The Future of Healthcare in North America
And how your training at CDI College can better prepare you for it
Surrey, BC - August 25, 2010 - In November of 2004, Canadians voted for their number one citizen of all time; the number one person they felt represented the country and the people. They chose Tommy Douglas, the founder of our much beloved, and much respected, Universal Healthcare System. This is how much our Universal Healthcare System is intertwined in the very fabric of our citizens, and our Nation. In Canada, we take our healthcare very, very seriously. It's been over 50 years since the Saskatchewan Medical Care Insurance Act first turned our generosity as a society into law, and a lot has changed. A lot more is about to.
The current Canada Health Act guidelines are from 1984, and both doctors and healthcare groups are calling for an update of the current system to meet more modern demands.
Recently, in the United States, Canadian healthcare has been used as a political volleyball by both sides of the political spectrum. Some speculate that the more the system in the United States changes, the more Canadian physicians will head down south to fill those new clinics. Although the prospect of huge numbers of Canadian healthcare workers heading to greener practices in the U.S. is not exactly a new phenomenon; this would surely be a different motive for the existing trend, and one to keep an eye on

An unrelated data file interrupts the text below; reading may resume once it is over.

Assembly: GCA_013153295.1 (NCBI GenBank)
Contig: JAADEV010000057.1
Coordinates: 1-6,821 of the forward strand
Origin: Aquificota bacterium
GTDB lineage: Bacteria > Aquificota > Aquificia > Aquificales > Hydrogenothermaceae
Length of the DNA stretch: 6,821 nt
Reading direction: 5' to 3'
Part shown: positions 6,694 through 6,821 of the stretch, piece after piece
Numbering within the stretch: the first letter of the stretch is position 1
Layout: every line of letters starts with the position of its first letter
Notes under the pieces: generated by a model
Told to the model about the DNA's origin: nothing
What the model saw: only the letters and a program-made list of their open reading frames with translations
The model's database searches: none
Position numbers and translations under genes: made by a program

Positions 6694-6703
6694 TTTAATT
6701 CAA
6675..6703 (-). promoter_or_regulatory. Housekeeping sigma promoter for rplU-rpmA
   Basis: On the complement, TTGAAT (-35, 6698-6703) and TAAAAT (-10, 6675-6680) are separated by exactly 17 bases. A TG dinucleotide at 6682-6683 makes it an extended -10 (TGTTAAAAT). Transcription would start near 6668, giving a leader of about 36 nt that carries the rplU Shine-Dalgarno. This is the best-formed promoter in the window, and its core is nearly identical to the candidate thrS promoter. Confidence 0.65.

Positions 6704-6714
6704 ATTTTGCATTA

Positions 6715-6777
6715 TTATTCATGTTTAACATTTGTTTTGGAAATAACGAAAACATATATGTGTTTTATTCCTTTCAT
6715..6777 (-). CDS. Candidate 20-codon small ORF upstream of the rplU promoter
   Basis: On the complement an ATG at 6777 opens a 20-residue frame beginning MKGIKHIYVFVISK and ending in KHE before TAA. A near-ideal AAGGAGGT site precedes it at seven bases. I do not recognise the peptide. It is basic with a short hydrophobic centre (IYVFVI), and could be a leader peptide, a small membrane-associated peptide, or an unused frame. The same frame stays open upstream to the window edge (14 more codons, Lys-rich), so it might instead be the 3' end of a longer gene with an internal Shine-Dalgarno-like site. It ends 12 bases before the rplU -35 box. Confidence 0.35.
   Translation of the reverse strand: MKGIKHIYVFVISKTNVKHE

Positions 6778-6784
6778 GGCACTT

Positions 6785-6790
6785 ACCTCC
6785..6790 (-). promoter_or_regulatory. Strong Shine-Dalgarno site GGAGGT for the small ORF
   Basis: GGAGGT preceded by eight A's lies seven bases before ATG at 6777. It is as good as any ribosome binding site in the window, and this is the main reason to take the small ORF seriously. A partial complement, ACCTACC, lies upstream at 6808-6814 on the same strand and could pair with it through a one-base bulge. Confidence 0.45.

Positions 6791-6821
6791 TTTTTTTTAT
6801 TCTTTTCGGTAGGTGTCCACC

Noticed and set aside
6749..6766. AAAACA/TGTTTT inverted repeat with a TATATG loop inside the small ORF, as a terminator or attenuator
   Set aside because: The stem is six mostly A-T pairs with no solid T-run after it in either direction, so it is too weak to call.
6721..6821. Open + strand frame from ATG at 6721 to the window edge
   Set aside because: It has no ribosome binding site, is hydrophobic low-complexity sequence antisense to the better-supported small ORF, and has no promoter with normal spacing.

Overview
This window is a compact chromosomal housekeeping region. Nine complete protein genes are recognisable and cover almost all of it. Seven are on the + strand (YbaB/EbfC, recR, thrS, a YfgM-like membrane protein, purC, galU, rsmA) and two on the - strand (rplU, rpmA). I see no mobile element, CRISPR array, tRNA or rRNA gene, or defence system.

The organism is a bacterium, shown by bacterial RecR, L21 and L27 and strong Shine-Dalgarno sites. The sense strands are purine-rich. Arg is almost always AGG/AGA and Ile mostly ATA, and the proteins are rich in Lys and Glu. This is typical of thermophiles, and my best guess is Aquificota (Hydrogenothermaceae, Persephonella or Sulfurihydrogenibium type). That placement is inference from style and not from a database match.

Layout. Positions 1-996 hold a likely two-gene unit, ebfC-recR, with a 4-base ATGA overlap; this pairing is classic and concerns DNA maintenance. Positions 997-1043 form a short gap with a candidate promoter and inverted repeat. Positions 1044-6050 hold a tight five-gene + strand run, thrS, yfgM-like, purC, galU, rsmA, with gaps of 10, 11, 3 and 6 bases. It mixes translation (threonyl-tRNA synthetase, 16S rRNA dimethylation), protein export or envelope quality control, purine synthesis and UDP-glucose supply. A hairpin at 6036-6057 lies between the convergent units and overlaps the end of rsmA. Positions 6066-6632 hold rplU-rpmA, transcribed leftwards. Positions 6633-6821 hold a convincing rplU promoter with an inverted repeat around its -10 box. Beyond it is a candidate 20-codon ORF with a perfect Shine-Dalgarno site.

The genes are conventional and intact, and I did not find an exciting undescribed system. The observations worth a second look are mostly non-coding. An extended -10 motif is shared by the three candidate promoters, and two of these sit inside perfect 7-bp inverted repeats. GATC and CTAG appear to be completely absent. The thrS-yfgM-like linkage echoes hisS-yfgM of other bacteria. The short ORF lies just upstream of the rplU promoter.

Should We Pay for Healthcare?
Back within our own borders, an aging population and looming budget issues have political heavyweights on the Federal and Provincial level scrambling to find new and creative ways to keep our most cherished social system intact. Quebec has already begun implementing aspects of a user paid system, and with sweeping austerity measures the order of the day, other provinces are likely to follow suit.
School of Healthcare
There's only one thing you can be sure of: when it comes to healthcare, change is coming, on both sides of the border. Where there's change, there is always opportunity, and a well-trained, recent graduate of CDI's School of Healthcare, will be poised, equipped and prepared for tomorrow's healthcare landscape. One definite positive to these changes, as a recently accredited healthcare professional: All signs point towards more money to be made in Canada, and more jobs to be had in the U.S.